Looks like it. Courts are becoming more tolerant of social media sites, such as LinkedIn, Twitter, and Facebook, being used to assist with the class notice process. Recently, a federal judge in New York, U.S. District Judge Alison Nathan, granted the request of former Gawker interns to notify potential class members, whose mailing addresses or email addresses were unknown, via social media. Mark, et al. v. Gawker Media LLC, et al., No. 1:13-cv-04347 S.D.N.Y.).
In Gawker, two former interns filed suit against the news and gossip blog under the Fair Labor Standards Act for failure to pay them during their internships. As I explained in a prior post, the FLSA was enacted to establish minimum wage, overtime pay eligibility, record keeping, and child labor standards. FLSA cases are typically brought as collective actions, which means that, unlike Rule 23 class actions, employees (and former employees) must opt in. 29 U.S.C. §216(b). To notify putative members of their right to opt in, the named plaintiffs requested that the Court permit them to use Facebook, LinkedIn, and Twitter, in addition to traditional notification platforms (e.g., direct mailing and publication).
Judge Nathan found that the plaintiffs’ original notification plan was overbroad. For example, plaintiffs wanted to create pages on Tumblr and Reddit to publicize the lawsuit. The Court explained that, because the purpose of FLSA notice is to inform putative class members and not to publicize the lawsuit generally, this type of notice was not sufficiently tailored to the intended audience.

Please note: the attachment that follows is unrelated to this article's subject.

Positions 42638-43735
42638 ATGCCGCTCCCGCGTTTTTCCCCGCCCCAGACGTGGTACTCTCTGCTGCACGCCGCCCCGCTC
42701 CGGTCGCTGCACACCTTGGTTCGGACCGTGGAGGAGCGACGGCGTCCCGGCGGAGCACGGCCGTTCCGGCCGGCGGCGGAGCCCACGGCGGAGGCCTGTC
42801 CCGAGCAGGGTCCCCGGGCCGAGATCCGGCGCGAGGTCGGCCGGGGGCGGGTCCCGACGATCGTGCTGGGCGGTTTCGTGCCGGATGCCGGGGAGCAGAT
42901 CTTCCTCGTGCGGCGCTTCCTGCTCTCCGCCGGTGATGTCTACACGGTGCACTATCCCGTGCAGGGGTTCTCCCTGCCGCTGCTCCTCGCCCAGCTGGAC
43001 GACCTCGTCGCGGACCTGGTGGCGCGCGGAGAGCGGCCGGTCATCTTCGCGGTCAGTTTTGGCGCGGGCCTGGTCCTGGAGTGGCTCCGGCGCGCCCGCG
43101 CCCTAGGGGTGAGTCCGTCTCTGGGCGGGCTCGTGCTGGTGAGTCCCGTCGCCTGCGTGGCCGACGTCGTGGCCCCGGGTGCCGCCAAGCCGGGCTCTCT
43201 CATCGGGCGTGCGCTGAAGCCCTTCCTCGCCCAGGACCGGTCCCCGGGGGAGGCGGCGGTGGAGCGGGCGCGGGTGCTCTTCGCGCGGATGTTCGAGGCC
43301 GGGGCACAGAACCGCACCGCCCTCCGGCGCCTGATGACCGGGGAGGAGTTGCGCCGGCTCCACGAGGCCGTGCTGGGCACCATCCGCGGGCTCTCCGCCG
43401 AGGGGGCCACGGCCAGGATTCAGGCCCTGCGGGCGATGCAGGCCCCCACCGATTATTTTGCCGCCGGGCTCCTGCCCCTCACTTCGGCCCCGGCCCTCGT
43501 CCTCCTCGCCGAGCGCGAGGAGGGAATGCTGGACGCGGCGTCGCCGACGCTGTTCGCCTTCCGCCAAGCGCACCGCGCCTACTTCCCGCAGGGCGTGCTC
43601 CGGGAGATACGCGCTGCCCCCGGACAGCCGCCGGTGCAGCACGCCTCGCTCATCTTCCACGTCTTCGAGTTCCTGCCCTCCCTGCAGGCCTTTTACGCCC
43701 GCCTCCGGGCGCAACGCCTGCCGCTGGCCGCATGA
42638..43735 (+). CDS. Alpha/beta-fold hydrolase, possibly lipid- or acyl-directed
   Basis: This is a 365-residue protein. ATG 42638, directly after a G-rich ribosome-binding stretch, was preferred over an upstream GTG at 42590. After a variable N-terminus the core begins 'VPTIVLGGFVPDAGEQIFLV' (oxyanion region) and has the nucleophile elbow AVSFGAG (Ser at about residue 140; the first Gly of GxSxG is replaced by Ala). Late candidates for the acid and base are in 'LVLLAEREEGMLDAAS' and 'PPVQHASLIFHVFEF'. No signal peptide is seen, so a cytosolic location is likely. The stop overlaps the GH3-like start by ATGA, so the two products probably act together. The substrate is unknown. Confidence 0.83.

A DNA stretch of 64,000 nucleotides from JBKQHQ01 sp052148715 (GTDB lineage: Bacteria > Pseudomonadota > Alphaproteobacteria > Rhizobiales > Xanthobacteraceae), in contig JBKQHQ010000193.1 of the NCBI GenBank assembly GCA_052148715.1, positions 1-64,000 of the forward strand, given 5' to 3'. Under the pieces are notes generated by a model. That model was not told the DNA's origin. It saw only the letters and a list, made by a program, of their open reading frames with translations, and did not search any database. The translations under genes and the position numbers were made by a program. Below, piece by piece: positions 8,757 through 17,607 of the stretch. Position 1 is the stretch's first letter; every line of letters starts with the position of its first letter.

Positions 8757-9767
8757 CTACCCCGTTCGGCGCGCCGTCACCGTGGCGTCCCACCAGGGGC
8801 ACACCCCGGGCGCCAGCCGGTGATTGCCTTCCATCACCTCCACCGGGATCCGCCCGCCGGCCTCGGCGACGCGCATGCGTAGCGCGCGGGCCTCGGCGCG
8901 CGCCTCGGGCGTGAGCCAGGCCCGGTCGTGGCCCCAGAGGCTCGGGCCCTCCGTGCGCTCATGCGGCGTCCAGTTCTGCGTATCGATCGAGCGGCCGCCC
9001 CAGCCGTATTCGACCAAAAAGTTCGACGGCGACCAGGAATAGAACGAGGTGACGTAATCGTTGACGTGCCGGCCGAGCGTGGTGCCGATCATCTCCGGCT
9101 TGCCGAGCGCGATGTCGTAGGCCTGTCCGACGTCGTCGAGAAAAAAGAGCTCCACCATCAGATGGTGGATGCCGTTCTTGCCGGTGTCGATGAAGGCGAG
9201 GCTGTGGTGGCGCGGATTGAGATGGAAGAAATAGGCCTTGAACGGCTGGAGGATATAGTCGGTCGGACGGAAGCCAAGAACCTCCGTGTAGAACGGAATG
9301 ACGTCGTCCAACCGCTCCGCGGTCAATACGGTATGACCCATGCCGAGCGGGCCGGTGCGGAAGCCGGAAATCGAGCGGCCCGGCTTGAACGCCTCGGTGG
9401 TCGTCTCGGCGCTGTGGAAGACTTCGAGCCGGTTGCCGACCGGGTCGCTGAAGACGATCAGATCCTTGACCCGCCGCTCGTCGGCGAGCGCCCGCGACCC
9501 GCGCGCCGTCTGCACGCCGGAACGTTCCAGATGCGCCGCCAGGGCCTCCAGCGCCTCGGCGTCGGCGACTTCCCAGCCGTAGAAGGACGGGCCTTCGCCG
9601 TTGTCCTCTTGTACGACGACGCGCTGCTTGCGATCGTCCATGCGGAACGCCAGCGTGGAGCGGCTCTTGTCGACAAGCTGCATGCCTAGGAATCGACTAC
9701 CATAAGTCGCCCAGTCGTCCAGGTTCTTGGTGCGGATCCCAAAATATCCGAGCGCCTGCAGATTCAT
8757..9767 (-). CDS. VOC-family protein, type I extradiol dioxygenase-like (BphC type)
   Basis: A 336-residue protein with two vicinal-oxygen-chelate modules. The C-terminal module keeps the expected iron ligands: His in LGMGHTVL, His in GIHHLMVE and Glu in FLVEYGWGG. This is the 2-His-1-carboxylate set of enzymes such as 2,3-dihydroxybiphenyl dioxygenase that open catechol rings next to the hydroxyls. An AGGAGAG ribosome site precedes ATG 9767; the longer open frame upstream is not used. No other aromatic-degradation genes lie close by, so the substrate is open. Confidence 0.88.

Judge Nathan also found that the plaintiffs’ proposed use of Facebook went too far. Plaintiffs are not permitted to “friend” potential class members to notify them of the lawsuit and their right to opt in. Instead, plaintiffs may “follow” potential class members on Twitter and send private messages relating to the lawsuit, or send “InMail” via LinkedIn. If the individuals who plaintiffs follow on Twitter fail to opt into the suit by the Court’s deadline, then plaintiffs must un-follow those individuals. In other words, Judge Nathan was careful to balance the purpose of notification with individuals’ privacy rights, as well as with defendants’ rights not to have their alleged violations broadcast over the Internet.
No case has yet to permit social media to serve as the only vehicle by which notice is provided. Rather, it has served as a supplement to traditional class notice options, including direct mail, publication, and email. This should not be surprising because social media is cost effective and an efficient means to reach a broad audience.
Of course, social media is not without its pitfalls. Defendants (and lawyers for defendants) that find themselves on the wrong side of a class or collective action should be wary of social media used as part of the class notice process. No company wants a litany of lawsuits to pop up in Google search results for a certain product or service. Often, defendants find themselves subject to unintended negative publicity when social media is used as part of a class action. Notice is not intended to punish the defendant; rather, it is to apprise putative class members of his or her rights. Therefore, it is important to take care to define appropriate limits of class notice, communicate regularly with any notice administrator retained, and inform your judge as to the pros and cons so that she may make a reasoned and balanced decision.